When it comes to intelligence, they had it all over us. Their educational system taught them how to figure things out. Ours has us memorizing details. Ever tried to read a high school history text book? Detail after detail to be memorized. So boring you never want to read another book the rest of your life. Bring back the Bible, just because it's good reading. I'm not going to say anything about the twitter generation, because I know nothing at all about them. I see a few in the coffee shop and they act like they're not even there. That's the extent of my experience. Recalling a time recently I went into a local restaurant with friend Bill Nixon from Atlanta. I came face to face with the guy who was to seat us, looked to be about 18. I drew a blank. I don't know how to talk to an eighteen year old. So many generation gaps have gone between us I lost track of the young long ago. I'm looking at the guy and he's looking at me and I don't know what to say. Every experience I've had in recent years speaking to somebody that age, they say, What? I didn't want to go through any of it. I put two fingers up. Bill stepped up. He and the guy talked like peers. The kid talked to him like Bill could hear, and Bill was older than me. Bill has taught art in university much of his life. His students are people of that age and he knows how to talk to them. Knows so well, the guy lit up talking with Bill. The difference, Bill saw him person to person, I saw him the other side of a communication barrier. It was all in my attitude. Bill looks like old Walt Whitman and I look like a retired cop. Now, when I have occasion to address the young, I tell myself to receive them for who they are, like everybody else, and talk like the other can hear. In many ways, it's like being in a foreign country among the young in this time of the life. The ones I know, I connect with them easily. It's the ones I don't know that put me in a state of bewilderment. Perhaps I put too much emphasis on not understanding their culture. I admired that moment in Bill. A bit of urban sophistication was in the mix too, none of which I have.
jenny's whiskers
My friend Meredith I've known since she was a baby. Wasn't around her much, a time or two a year, but feel like I know her. First time I saw her after her PhD, I felt like she was closer and at once farther away. Farther away in that she has impressive knowledge in her head. A time I saw her when she was in high school, she had read on her own for fun, the Iliad and the Odyssey. She was then reading a two inch thick commentary on them. I daresay I was impressed. I might have wiggled my way through maybe one of them, but never the commentary at that age. She now has a baby as cute as she was. Her parents never hit her and she will never hit her baby. My friend Pat, who lives in NY state close to Massachusetts, raised two girls without hitting them. Oldest is now a surgeon. The other works with her in her landscaping business. They are brilliant, beautiful women, inside and out, contributions to the world around them. I'm comfortable in my age, comfortable in my culture, comfortable in my world of friends and neighbors. People come in from outside these parameters and I'm lost for what to say or do. I don't understand people outside my world anymore. I've given so much focus of energy to understanding the culture I live in, the people I know and the mountain of memories that go with advancing age, I don't pay attention to anything outside these fields, or meadows. Nobody tells me anymore I need to pay more attention to the world out there (television). Everyone in my world knows I never will. I've not paid attention to tv since 1961. Only have one now for watching films. Films are art forms. Tv is too, but about as much an art form as a child's coloring book. The art in television is mind manipulation. A century and a half of the study of psychology and what is the result? Mind control by way of television, addictive mind control that creates imaginary reality as directed by.... When you don't watch television and live in a world of people that do, just the frame of mind, ways of thinking make me an outsider. I hear Patti Smith again, Outside of society! That's where I wanna be! Followed by Lenny Kaye's guitar strings. Hail Yeah! Rebel yell.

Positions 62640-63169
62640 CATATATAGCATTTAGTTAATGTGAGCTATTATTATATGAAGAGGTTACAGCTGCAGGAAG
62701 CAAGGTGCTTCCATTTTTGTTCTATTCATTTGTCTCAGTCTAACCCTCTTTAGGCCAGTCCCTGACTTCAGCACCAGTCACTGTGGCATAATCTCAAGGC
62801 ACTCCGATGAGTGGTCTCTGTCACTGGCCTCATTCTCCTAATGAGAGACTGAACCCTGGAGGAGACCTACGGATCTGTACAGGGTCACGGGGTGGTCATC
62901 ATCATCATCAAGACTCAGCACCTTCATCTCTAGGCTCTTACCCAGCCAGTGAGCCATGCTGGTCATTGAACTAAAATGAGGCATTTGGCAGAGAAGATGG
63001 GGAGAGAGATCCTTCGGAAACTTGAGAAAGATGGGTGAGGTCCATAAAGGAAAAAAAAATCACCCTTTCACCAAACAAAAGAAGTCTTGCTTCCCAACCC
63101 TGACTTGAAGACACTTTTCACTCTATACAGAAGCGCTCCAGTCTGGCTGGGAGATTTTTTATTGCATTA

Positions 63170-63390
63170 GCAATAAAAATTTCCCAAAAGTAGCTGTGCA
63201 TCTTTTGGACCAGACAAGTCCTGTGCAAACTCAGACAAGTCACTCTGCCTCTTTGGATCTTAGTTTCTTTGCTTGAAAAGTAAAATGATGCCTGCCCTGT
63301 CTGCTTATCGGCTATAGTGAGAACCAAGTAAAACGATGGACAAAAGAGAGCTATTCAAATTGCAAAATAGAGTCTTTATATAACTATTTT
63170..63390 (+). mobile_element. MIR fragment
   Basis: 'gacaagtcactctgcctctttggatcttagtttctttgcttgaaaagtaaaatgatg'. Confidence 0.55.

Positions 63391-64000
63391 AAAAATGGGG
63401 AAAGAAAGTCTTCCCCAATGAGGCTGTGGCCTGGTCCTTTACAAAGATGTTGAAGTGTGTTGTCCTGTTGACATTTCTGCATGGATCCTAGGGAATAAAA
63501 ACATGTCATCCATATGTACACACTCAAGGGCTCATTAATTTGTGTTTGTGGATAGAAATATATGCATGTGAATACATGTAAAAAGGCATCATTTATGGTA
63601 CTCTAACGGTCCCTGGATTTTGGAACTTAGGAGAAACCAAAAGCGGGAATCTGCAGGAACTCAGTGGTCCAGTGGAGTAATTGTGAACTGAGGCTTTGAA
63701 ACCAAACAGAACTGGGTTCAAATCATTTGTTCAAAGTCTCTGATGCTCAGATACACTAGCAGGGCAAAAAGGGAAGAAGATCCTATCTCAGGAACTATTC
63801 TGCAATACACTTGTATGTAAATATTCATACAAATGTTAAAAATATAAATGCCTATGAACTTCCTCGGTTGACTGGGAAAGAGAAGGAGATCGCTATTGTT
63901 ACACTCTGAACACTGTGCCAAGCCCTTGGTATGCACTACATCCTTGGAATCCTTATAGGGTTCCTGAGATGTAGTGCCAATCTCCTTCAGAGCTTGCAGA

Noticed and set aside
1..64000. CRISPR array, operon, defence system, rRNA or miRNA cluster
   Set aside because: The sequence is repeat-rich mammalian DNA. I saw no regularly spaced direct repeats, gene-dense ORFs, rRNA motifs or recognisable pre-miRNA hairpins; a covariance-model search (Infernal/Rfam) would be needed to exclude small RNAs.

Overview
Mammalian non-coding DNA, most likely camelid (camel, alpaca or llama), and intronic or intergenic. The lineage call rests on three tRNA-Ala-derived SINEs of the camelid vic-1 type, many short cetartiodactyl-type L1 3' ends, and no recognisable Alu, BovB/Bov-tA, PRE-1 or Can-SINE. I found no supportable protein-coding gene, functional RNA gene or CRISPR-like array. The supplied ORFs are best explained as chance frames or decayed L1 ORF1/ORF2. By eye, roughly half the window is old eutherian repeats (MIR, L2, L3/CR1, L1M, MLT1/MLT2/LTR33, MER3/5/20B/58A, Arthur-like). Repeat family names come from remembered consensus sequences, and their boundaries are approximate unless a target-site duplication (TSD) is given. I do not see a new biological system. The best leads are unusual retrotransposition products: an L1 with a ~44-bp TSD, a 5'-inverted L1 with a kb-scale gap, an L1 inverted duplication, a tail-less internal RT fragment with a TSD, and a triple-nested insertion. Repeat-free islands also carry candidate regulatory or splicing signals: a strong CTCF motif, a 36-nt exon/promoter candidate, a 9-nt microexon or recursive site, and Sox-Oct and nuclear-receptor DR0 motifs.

jack's nostril
Outside of society is where I'm comfortable. A thought of being comfortable in society gives me the shivers. There was a time in the life when I never imagined it possible to get out from under the constant assault of other people's expectations, like it would be impossible. The day I turned off caring, it became possible. I came to realize nobody has a right to expect of someone else. I quit allowing other people to expect of me. I quit caring before the move to the mountains. I'm in a place, have been here awhile, where I don't perform other people's expectations unless I agree to it or offer to. I found in these hills that the people outside society are the very most interesting people around. I'm remembering what friend Jr Maxwell told me his daddy, who was born months after the end of the War of Yankee Aggression, told him, Stay away from important people. I was inclined in that direction when he said it, but it was nice to have it so succinctly put. When somebody says, I didn't expect that of you, I think without saying it, that's your problem, not mine. I know I've pist an awful lot of people off with indifference to their expectations. It keeps them away. I don't want around me people who expect of others, especially the unspoken expectations, my favorite kind to trample. I have a maxim of my own on the subject, expect me to walk on your eggshells, they will be broken. It's been my attitude a very long time, so long I don't think about it anymore. It's become my nature. If I wanted to be a social butterfly, I would not choose here to do it. I came to Waterfall Road to perform that corny cliché, find myself. Oh, what a difference it made. A particular church here I liked, felt the spirit good there, went a few times, then the expectations start, "We expected to see you last week, brother." I'm gone. Once expectation raises its head and starts talking, I make tracks, high-speed tracks that barely touch the ground.
jenny's eye